Behind The Scenes At Westchester’s Broken Bow Brewery

Get an inside look at Tuckahoe’s family owned beer business.


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Broken Bow Brewery, which started as a home-brewing operation in the Lamothe family’s Bedford Hills home in 2002, is just one of the dozen or so craft breweries that has popped up in the county over the last several years. 

The family-owned business, which opened August 17 of last year by former Merrill Lynch wealth manager Lyle Lamothe, has quickly attracted a rabid fan base. In its first month of operation, Lyle’s son—Michael Lamothe, founding partner and head brewer—whipped up about 10 barrels. Now, they’re moving approximately 100 barrels a month, self-delivering to stores like Stew Leonard’s, Fresh Market, and A&P, and quenching the thirst of diners at restaurants like Mambo 64, Burrata, and L’inizio. Aside from the 100-plus locations in which Broken Bow is sold, Westchesterites flock to the brewhouse’s tasting room, which sits stoically on Marbledale Avenue in Tuckahoe, the site of a former tile factory. But Westchesterites aren’t the only ones showing love; its Broken Heart Stout won the Judge’s Award Gold Medal at the Citi Field Bacon and Beer Classic last year. 

We wanted to find out what all the hype was about, so we went, camera in hand, to check out Broken Bow’s brewing process.

Photography by Chet Gordon


Broken Bow Brewery’s brewhouse and tasting room, the site of the former Westchester Tile Co. factory on Marbledale Road in Tuckahoe.

As one of the few breweries that cans its own beer, Broken Bow has stacks upon stacks of empty, conditioned beer cans waiting to be filled. “Conditioned cans are the hottest segment of the craft-beer market,” says founding partner Lyle Lamothe.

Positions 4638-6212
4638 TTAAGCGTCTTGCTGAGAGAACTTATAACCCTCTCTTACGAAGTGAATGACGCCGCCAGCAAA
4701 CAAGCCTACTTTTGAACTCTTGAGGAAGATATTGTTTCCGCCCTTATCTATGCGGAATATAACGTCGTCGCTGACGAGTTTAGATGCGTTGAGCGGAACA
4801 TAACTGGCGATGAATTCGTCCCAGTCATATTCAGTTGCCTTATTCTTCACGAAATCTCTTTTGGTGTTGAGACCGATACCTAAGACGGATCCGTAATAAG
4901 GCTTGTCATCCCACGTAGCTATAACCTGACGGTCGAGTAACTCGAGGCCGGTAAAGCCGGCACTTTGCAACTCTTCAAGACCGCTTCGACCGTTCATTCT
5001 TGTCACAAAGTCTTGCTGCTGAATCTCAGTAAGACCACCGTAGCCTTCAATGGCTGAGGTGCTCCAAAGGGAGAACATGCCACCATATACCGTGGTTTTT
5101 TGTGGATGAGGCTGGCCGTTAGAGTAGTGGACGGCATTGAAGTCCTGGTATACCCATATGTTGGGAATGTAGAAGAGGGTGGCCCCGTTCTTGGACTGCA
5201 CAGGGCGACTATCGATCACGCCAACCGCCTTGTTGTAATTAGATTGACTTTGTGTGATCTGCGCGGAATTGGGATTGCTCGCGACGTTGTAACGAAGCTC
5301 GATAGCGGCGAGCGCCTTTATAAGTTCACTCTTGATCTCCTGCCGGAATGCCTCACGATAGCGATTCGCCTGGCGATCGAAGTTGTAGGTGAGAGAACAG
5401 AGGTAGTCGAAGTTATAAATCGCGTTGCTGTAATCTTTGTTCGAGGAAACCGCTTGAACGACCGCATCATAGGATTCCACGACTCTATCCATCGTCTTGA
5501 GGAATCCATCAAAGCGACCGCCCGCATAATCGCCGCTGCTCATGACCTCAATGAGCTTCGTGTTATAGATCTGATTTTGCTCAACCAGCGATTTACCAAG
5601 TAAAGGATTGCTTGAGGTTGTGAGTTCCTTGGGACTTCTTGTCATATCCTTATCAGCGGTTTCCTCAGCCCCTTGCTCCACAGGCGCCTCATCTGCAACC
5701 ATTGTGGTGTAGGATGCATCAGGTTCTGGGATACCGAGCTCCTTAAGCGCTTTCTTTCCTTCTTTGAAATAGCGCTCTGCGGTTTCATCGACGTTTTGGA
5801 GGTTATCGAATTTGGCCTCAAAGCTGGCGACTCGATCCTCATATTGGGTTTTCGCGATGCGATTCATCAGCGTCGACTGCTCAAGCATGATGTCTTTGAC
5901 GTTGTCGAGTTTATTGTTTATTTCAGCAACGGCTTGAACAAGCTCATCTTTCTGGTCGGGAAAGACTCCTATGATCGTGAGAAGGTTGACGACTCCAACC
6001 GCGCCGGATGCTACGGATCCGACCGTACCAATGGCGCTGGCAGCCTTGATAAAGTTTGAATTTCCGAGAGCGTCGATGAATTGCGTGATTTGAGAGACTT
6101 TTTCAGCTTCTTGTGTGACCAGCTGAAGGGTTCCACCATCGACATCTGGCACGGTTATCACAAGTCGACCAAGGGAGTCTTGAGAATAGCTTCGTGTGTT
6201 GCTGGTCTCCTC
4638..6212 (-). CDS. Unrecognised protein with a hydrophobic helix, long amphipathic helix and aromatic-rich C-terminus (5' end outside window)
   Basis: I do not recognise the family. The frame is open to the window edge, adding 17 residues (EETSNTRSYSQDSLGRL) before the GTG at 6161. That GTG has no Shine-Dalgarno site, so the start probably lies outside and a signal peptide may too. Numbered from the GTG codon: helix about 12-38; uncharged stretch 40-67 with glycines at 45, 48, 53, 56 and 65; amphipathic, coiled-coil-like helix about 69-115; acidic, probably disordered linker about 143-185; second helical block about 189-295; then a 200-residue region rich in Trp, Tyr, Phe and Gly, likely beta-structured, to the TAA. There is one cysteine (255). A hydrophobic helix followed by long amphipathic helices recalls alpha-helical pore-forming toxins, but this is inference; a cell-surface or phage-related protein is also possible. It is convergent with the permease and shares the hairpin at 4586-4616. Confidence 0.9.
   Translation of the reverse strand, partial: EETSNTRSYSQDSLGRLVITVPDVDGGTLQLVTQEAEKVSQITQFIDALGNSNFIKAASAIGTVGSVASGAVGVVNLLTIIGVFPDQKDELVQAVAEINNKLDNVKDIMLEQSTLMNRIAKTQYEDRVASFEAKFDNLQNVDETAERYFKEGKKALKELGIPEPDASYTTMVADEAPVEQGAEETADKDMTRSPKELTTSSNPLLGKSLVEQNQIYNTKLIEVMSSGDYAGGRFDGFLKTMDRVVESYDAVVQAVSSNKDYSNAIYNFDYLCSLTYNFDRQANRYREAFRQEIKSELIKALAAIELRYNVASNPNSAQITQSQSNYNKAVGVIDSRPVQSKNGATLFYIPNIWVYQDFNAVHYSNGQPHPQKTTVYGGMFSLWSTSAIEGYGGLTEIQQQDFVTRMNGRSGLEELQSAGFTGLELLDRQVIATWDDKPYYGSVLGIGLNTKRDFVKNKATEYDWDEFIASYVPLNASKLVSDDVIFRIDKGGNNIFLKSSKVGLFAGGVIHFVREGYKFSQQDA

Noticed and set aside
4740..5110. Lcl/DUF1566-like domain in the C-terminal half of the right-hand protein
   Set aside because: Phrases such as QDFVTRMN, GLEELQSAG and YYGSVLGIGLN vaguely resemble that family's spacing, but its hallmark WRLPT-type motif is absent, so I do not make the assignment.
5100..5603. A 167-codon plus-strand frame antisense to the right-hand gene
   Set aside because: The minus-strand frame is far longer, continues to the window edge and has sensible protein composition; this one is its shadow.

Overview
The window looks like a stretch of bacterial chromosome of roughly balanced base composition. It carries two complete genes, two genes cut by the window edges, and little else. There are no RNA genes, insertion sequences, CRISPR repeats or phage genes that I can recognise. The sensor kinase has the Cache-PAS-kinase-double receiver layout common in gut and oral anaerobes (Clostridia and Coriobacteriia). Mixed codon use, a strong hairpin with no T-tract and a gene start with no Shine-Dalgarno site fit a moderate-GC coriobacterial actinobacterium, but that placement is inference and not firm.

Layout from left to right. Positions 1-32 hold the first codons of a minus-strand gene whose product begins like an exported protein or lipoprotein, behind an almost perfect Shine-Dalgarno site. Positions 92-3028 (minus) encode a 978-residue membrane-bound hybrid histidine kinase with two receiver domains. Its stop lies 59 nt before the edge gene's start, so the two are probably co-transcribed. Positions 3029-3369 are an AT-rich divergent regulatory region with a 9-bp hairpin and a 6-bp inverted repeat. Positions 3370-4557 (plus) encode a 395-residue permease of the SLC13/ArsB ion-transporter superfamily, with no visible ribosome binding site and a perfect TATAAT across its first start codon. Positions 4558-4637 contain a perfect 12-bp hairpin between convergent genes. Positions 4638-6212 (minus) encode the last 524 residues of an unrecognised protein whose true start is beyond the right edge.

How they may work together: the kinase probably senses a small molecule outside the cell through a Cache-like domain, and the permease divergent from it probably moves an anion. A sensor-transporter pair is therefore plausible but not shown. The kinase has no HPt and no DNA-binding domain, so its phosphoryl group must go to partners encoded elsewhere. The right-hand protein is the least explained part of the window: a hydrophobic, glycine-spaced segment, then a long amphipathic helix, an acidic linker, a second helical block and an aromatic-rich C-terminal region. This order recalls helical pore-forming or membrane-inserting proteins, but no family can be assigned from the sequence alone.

Head Brewer Michael Lamothe working at the brewhouse’s tanks, which came from a now-closed brewery in Himi, Japan. Michael and Lyle flew to Japan to inspect the tanks in person before shipping them via cargo ship across the Pacific, through the Panama Canal, and up the Atlantic. 

As part of the grain-milling stage of the brew process, cellerman Jordan Holder dumps grain into the hopper, which cracks the grain stones. They’ll transfer anywhere from 650 to 900 pounds of grain
into the hopper during one batch. 

During the mashing in stage, the grain fills the tank on the left side of photo No. 3. It takes about 25 minutes to fill the tank, where the grain is mixed with water, and a rake rotates inside, stirring the mixture like oatmeal.

Kathy Lamothe measures out chocolate malt to add to the grain to brew a stout.

Kacey Lamothe performs a gravity test (testing sugar content) on Broken Bow’s Irish Red Ale in her “lab.” By “boxing” the beer (pouring it back and forth between glasses), she removes all carbonation. She then places a hydrometer into the liquid—if it floats, the sugar content is just right. That’s why it’s important to remove the carbonation. 

Jordan Holder kegs Broken Bow’s Halfte, which sat in the fermentation tank for a month. He hooks up a sanitized valve to the top of the keg, which lets out some of the pressurized air as the beer fills the keg. 

No, Michael Lamothe is not getting drunk on the job. This is a test. (Really.) He sips on a special English pale ale, called Parson’s Glebe, to test the carbonation level, which is something that is done daily. Since it needs a bit more carbonation, they’ll let it sit in the fermentation tanks a bit longer. 

 The final product of Broken Bow’s brewing process—a cool pint of an IPA. In the brewery’s tasting room, beer is poured out of a sink, which they converted into taps, a small remnant of the old tile factory. 

 

 

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